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Matthew Lofthouse (active 1732)

Tea kettle hallmark 1732/3

Silver gilt | 39.0 x 27.2 x 27.2 cm (whole object) | RCIN 49123

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  • A silver gilt melon-shaped tea kettle and stand, with a bail handle with leather grip, a hinged lid with ivory knop handle and a swan-neck spout; the body is engraved with stylised strapwork. The stand, fitted with a burner, has a pierced apron and three scroll legs with shell feet. On a triangular base with scroll feet.

    Though hardly known on the continent, tea-drinking was highly fashionable in Britain in this period. In 1734 Thomas Twining (1675-1741) imported more than 13,000 lb of tea into Britain. All teas sold at this date were imported from China or Japan, and were highly taxed. Mary Delany frequently sent parcels of tea from London to her mother and sister, although she noted the rising costs of both green and black varieties. On 5 October 1727, for example, she wrote to her sister ‘Mrs Badge… has bought two pound of Bohea [black tea], at thirteen shilling a pound, which the man says is extraordinarily good; but everything of that kind grows very dear’. By May 1728 Bohea tea had risen to 20 shillings a pound, and green tea had risen from 12 to 30 shillings. Tea was thus a highly luxurious item and the tea service consequently of particularly high value by association. This is reflected in the genre scenes of the period which often show the tea service prominently displayed on the table. In Laroon’s Musical Tea Party (RCIN 403544) for example, tea is being served in porcelain tea-bowls, while the teapot is replenished with a silver kettle, its stand on the floor beside the table.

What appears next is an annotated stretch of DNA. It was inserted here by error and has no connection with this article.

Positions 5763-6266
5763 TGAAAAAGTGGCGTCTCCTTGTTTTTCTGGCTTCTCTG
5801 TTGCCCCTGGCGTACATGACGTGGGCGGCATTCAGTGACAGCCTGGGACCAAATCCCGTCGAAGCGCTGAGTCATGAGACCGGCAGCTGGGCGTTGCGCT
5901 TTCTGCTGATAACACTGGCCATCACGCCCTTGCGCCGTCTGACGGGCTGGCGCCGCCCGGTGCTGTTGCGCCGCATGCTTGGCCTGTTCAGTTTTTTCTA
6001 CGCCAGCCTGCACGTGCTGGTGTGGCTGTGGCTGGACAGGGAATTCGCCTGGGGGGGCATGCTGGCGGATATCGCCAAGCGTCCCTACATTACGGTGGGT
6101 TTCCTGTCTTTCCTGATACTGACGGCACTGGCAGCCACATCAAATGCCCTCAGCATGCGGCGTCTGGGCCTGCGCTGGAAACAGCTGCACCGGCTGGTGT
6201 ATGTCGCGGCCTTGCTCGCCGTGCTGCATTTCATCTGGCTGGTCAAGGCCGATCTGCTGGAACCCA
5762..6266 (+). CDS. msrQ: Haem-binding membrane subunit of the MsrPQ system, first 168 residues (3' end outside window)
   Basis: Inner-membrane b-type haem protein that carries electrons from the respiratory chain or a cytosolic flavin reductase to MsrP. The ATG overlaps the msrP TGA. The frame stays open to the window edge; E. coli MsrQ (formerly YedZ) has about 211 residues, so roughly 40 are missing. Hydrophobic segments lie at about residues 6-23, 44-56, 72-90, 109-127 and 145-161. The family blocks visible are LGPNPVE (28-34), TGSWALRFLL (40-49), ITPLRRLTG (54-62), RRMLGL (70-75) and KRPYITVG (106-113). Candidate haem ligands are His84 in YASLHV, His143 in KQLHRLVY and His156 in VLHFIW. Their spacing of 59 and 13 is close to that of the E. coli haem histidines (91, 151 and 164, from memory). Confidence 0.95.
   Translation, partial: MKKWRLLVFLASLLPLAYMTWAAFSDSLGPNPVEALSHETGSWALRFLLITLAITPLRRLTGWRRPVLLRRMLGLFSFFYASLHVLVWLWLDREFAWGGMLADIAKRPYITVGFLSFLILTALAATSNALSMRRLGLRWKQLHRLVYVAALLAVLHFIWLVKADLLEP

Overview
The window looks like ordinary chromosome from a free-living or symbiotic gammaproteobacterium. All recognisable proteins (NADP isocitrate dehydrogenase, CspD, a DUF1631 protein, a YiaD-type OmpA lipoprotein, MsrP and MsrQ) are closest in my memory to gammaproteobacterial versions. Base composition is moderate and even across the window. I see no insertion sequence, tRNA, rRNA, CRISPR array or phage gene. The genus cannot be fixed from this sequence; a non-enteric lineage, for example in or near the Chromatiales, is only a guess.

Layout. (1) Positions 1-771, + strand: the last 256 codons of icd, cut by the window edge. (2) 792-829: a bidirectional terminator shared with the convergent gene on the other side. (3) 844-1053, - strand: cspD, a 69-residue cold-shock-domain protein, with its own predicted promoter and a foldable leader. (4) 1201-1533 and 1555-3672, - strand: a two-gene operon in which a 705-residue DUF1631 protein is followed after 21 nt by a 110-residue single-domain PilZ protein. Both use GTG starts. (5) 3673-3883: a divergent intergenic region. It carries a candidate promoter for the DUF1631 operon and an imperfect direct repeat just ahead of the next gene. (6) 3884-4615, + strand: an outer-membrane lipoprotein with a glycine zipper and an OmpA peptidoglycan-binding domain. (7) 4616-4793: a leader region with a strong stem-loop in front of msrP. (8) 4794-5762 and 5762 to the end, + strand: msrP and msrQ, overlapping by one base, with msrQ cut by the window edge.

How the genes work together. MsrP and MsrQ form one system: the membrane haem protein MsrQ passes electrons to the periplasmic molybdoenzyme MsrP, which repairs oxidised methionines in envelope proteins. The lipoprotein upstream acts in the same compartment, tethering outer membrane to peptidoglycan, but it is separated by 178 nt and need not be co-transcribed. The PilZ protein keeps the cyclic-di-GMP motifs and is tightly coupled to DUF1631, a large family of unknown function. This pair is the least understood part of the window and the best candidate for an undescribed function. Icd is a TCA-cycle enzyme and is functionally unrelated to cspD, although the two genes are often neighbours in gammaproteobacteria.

This tea service is first recorded in an inventory of 1832 as belonging to Frederick, Prince of Wales. It would have been an early purchase by the Prince, who did not spend lavishly on plate until the reconciliation with his father in 1741, and the grant of a greater allowance by Parliament. Until this point Frederick relied on plate existing in the Jewel Office for his evening parties. In August 1732, for example, the Plate Book records silver ‘delivered for an Entertainment His RH the Prince of Wales gives to Her Majesty at Kew on Monday next 21 Augt. 1732’. On Frederick’s marriage in 1736, George II gave him second-hand plate from the Jewel Office, which he then had replaced with new pieces for himself. Neither the gift nor the replacement included any tea-wares, which suggests that in this department at least, the Prince was already well provided.

    The original service supplied to the Prince is listed in the 1832 inventory as containing a plated jug for serving hot milk or water, which no longer survives, and a further four caddies – two with flower finials and two beaded ones. This suggests that the Prince was able to offer his guests a huge variety of exotic teas. The flowered caddies may have been used to contain Pekoe tea, which was distinguished by the addition of dried white tea blossoms.

    Text Adapted from The First Georgians; Art and Monarchy 1714 – 1760, London, 2014.

    The tea-kettle, with accompanying tea-pot, coffee-pot, sugar basin and cream jug, forms part of the Prince of Wales' service, made for Frederick, Prince of Wales.

  • Medium and techniques

    Silver gilt


    39.0 x 27.2 x 27.2 cm (whole object)